26 Years ago – Writing a Computer Program in 1985

Way back last year I wrote about having aquired a Sinclar ZX 81 home computer on eBay. Back then, I had problems hooking the old veteran up to my modern TV – and I still have. I have – again on eBay – gotten myself an old 5.5″ Black & White TV and hey, I am having a stable but grizzled image of my ZX 81 screen on that box. Too tiny to work with, too bad an image to even imagine how I could ever have spent hours and hours and hours in from it a very similar setup… but good enough to know it works and is in good shape… now, it is time to leap back in time and share a little bit about programming the old classical one with you.

…but using today’s Computer to do it

There is no way on earth that brings me back in front of the ZX 81 with it’s bad image, its notoriously lousy connectors (which usually provided for at least one “involuntary reset” every 30 minutes) and a cassette recorder to save the programs to. But if you want to experience those old days, there are actually a couple of ZX 81 emulators out on the Internet.

The one I am using is simply called 81 (or “EightyOne” if you put it in words) . You can download a copy here.

Secondly, I got my hands on an old CHIP Computer Magazine, published around 1985 or so.

Back then, computer magazines had been a popular source for new programs: because they focused around providing you with Listings of all types to feed your home computer.

I don’t think that anyone today can imagine to buy a magazine, spend hours to type the listings (BASIC or Assembler for the ZX 81) into the computer and then be happy with it. No, today, we are expecting to get all software for free from the Internet – downloading packages that exceed the available RAM on the ZX81 a million times – and much more.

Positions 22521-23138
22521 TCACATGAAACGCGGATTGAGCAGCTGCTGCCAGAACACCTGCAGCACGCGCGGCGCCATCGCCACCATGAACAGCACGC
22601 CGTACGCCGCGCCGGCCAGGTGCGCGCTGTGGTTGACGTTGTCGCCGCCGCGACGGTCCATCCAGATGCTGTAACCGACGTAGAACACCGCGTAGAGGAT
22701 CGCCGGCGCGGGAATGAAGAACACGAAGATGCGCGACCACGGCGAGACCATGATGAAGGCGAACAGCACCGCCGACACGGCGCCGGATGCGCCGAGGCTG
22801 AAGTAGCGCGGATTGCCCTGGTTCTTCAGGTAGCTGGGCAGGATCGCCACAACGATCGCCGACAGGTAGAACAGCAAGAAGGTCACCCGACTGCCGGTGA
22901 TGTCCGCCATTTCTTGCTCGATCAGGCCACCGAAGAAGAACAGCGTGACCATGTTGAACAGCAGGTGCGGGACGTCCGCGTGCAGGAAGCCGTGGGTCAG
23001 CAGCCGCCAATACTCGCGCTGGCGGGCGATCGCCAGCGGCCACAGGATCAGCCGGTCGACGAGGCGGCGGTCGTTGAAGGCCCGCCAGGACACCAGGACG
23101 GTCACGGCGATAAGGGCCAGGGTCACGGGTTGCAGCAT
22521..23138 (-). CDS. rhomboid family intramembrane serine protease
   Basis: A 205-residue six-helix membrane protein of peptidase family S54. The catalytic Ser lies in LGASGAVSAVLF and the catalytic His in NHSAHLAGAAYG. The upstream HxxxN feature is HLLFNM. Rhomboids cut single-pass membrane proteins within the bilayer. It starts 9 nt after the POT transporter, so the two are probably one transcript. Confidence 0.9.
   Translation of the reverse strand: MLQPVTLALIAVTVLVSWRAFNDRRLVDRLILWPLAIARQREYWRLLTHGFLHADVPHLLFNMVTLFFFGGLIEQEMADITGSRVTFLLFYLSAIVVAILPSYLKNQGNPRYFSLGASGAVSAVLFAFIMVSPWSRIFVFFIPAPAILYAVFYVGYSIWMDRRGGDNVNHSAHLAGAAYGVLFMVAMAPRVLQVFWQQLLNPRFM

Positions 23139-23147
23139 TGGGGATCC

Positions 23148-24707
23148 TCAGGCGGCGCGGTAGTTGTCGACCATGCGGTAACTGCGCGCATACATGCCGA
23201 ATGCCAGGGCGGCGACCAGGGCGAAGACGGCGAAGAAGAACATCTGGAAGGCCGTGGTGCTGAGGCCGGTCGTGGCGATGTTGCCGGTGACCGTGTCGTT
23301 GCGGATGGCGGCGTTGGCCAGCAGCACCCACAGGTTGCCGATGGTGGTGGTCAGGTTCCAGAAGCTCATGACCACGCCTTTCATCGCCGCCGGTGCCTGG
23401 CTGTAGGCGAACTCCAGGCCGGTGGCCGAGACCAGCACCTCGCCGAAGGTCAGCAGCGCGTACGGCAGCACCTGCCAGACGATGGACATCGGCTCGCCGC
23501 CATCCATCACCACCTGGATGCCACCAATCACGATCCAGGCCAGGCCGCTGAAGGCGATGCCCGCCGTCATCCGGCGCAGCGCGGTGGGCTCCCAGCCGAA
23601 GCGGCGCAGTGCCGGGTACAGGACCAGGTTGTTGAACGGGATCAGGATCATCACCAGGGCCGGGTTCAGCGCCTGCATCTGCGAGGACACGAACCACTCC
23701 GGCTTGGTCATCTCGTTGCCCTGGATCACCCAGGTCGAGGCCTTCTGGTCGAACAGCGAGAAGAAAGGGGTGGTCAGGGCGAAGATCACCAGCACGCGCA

The tiny program I am going to use as an example has been named Rocket-Pilot by it’s author – and I hope, this very author sees it as a tribute to him and all the other ones that wrote software in these days.

What you are seeing on the right side is the actual BASIC listing as published in the CHIP Special Magazine shown above.

You had no other choice but typing the code in – and once you had finished doing that, hoping it would save to what we referred to as the Datasette – an artificial word trying to describe that we had been using simple music cassette players to record our software.

The problem with the ZX 81 was that it did not really have a “keyboard” – at least none that we would recognize as one today. The ZX 81’s keyboard was a plain plastic sheet with contacts beneath the “keys” – so there have been no real physical keys on that system (makes it very hard to “type”).

Making things even harder was the fact the BASIC commands could not simply be “typed” – each command was associated with a specific key and indicated on the keyboard above the key: for example, if you wanted the command PRINT, you had to press the P key (but only once because the computer would have interpreted this single keystroke as a command input.

The commands had actually been referred to as Keywords by the ZX 81’s manual – and the computer showed by the display of its cursor that it now expected a Keyword – it simply displayed a white K on black ground.

This was – by the way – also the entire display when the computer was switched on – switched is actually the wrong word because there had not been a switch: you simply plugged in the power supply to make it go…

The other obstacle to overcome for a modern style programmer is the lack of any type of procedural or even object-oriented programming language! BASIC back then was flat – your program consisted of a set of line of codes which had been enumerated (usually in steps of 10) and your only means of making the computer execute different areas of the code had been GOTO and GOSUB commands. If you try writing that type of code today, being used to objects, properties, methods, delegates, etc. – you may end up wondering how the programmers of that time had been able to provide some of the great software packages of their time like Wordstar, dBase, etc.